Winter Salads

Red, green, and white are colors I associate with this early winter season.  They show up in Christmas lights, gift paper, ribbons and wreaths.  In hedgerows, there are rose hips, hawthorne, holly and snowberry.  And on the table, there are salads from the winter garden where radicchio, red mustard and kale, mache and arugula, escarole and curly endive offer more versions of the red, green and white of the season.

With winter salads in mind, I planted these greens in summer and fall, beginning with kale in mid-July, continuing with escarole, endive and radicchio in early August and the others, mache, mustard and arugula every few weeks from mid-August until late September.  In an August post I wrote about planting many of these greens:

Now they are mature, growing slowly if at all in the cooler temperatures and shorter days of our coastal northwest winter.  I keep the escarole, curly endive and radicchio covered in a low plastic tunnel because the rain will cause them to rot.  The kale, mustard, arugula and mache are fine in the rain though I cover them as well when nighttime temperatures head for the low twenties.

Escarole: “Natacha”

Radicchio: “Fiero” and “Indigo”

Mache: “Verte de Cambrai”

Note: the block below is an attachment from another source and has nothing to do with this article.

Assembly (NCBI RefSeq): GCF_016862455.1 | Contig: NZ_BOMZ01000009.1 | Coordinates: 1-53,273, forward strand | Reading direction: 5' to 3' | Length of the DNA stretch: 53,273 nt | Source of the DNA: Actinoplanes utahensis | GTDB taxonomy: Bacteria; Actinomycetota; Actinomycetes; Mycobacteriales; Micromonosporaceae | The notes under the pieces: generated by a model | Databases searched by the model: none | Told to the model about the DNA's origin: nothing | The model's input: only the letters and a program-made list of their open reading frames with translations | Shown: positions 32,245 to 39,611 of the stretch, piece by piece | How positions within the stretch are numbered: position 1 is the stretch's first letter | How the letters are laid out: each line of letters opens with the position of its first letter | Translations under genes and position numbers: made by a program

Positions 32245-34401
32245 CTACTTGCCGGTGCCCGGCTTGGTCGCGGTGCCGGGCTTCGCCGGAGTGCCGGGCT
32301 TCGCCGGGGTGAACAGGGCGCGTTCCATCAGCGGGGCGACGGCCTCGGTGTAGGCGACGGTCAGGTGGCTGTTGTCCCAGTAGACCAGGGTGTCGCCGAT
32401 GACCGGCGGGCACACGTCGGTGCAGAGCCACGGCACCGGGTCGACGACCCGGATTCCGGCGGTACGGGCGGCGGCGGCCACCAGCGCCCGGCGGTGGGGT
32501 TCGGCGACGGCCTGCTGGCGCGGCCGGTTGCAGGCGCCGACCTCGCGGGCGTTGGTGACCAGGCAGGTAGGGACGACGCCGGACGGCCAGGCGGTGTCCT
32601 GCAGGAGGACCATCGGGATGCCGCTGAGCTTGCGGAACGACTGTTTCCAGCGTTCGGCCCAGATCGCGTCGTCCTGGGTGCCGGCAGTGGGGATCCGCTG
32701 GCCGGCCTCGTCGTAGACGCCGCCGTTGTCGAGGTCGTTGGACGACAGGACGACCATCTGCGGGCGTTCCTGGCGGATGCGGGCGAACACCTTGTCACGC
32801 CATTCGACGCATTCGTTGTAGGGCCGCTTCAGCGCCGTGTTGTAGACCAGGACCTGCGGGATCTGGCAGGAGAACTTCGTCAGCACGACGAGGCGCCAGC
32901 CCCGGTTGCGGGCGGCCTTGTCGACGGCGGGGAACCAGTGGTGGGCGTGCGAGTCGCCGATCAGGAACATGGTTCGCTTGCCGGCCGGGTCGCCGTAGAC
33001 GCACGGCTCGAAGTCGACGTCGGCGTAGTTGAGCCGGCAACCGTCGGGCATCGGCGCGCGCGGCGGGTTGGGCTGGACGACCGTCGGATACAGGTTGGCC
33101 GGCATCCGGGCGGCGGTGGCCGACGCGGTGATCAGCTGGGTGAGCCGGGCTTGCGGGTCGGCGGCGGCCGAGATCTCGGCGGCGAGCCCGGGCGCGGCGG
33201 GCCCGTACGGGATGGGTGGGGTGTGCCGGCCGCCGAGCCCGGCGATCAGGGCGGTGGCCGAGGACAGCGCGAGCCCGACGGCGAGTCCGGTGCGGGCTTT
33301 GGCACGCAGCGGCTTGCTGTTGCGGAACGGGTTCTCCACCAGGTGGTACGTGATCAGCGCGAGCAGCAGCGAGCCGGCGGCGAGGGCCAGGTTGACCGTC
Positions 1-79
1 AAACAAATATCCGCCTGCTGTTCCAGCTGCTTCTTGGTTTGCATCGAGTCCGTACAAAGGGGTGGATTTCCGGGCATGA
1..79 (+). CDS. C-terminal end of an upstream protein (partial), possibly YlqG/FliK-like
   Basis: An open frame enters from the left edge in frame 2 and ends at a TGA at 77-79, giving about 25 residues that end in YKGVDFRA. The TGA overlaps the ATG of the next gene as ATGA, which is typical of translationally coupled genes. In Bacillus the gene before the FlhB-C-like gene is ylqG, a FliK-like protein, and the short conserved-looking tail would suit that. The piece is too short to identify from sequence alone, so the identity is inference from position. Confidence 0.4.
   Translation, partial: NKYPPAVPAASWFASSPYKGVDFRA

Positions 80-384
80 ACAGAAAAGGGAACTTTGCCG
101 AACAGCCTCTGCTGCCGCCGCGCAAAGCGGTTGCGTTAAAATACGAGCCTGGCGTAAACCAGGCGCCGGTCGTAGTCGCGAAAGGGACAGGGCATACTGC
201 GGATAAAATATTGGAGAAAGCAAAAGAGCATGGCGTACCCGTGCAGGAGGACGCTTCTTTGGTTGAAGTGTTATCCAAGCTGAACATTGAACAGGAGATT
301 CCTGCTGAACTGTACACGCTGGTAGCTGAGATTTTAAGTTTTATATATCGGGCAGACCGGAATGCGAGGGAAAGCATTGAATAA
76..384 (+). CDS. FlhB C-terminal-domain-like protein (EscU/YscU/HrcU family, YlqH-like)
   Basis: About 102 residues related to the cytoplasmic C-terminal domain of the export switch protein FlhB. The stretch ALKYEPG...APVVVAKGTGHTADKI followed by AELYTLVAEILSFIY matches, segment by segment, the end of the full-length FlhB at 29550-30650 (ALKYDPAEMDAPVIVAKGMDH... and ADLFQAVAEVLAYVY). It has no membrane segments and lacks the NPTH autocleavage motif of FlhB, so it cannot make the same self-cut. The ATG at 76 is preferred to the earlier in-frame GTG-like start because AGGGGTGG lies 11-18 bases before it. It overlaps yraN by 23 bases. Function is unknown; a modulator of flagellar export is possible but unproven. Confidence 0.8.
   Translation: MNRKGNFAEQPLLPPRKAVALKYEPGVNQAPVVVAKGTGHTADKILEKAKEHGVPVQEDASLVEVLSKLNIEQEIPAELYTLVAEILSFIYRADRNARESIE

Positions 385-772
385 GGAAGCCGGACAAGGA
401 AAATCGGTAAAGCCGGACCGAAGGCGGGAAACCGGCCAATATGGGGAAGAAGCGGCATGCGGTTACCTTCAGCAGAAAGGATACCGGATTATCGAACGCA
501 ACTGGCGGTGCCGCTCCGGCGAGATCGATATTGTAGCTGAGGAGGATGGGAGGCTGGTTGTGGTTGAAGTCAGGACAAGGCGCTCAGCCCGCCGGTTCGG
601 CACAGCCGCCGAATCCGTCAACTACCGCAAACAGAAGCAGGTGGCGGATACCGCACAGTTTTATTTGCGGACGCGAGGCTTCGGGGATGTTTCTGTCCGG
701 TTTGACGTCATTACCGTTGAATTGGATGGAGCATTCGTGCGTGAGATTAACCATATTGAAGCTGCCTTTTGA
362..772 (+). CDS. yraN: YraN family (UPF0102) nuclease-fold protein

Arugula and Red Giant Mustard

Harvesting these greens is pretty straightforward.  With kale, mustard and arugula, I snip off individual leaves and the plant continues growing. With mache, escarole, curly endive and radicchio I harvest the entire plant by cutting it off at the base.  The mache rosette is usually free of any tough or yellowed bottom leaves but the others often have some weathered and tough outer leaves that I pull off and compost.

Washing the individual leaves is easy in a salad spinner.  Washing the full plants is a bit more complicated.  After rinsing the mache rosettes, I grasp the rosette root side up in one hand and with the other hand slice across the plant about an inch or so above the root stem.  The now separated leaves wash and dry easily in a salad spinner.  I use the same approach with the much bigger escarole and curly endive plants.  The one variation is that after cutting off the root end I separate the outer leaves from the smaller, creamier-colored inner leaves.  I use the inner leaves for salad and save the larger outer leaves to sauté in olive oil, garlic and red pepper flakes.  Finally, the radicchio heads are usually tightly wrapped, so after trimming off the root and outer leaves, I simply slice or tear the leaves of the head as I would cabbage.